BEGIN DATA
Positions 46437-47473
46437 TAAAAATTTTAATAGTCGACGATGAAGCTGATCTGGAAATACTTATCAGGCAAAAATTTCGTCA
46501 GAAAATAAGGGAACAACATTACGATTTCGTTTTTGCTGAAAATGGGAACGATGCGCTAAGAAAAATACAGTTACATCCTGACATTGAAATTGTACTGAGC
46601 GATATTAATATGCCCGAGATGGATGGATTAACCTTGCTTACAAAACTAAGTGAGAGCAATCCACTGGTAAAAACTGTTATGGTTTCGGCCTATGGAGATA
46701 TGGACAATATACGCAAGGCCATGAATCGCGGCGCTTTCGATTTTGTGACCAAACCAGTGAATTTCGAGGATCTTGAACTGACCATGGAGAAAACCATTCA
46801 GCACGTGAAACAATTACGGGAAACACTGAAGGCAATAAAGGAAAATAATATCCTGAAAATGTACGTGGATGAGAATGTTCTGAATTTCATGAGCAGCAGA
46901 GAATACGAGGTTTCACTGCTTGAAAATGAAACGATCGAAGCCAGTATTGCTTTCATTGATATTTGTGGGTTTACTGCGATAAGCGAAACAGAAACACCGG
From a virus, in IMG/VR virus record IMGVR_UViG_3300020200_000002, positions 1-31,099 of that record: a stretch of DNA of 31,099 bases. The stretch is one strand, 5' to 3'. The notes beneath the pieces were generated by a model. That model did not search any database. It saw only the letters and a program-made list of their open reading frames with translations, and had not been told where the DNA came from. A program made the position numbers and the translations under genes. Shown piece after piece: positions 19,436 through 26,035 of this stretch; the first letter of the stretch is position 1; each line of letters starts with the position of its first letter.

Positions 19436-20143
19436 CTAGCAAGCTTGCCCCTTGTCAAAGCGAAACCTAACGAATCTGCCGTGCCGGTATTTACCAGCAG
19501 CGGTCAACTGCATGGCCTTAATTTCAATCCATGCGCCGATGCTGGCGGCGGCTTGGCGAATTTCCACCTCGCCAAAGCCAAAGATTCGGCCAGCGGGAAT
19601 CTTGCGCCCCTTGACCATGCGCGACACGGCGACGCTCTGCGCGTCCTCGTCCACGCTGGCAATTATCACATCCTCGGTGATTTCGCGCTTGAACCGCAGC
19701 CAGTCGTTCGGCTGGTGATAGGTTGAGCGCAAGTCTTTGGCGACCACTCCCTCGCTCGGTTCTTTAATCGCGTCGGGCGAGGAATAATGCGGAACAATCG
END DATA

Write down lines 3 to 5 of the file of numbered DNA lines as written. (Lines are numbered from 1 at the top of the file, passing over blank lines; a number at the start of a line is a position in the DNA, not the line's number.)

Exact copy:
46501 GAAAATAAGGGAACAACATTACGATTTCGTTTTTGCTGAAAATGGGAACGATGCGCTAAGAAAAATACAGTTACATCCTGACATTGAAATTGTACTGAGC
46601 GATATTAATATGCCCGAGATGGATGGATTAACCTTGCTTACAAAACTAAGTGAGAGCAATCCACTGGTAAAAACTGTTATGGTTTCGGCCTATGGAGATA
46701 TGGACAATATACGCAAGGCCATGAATCGCGGCGCTTTCGATTTTGTGACCAAACCAGTGAATTTCGAGGATCTTGAACTGACCATGGAGAAAACCATTCA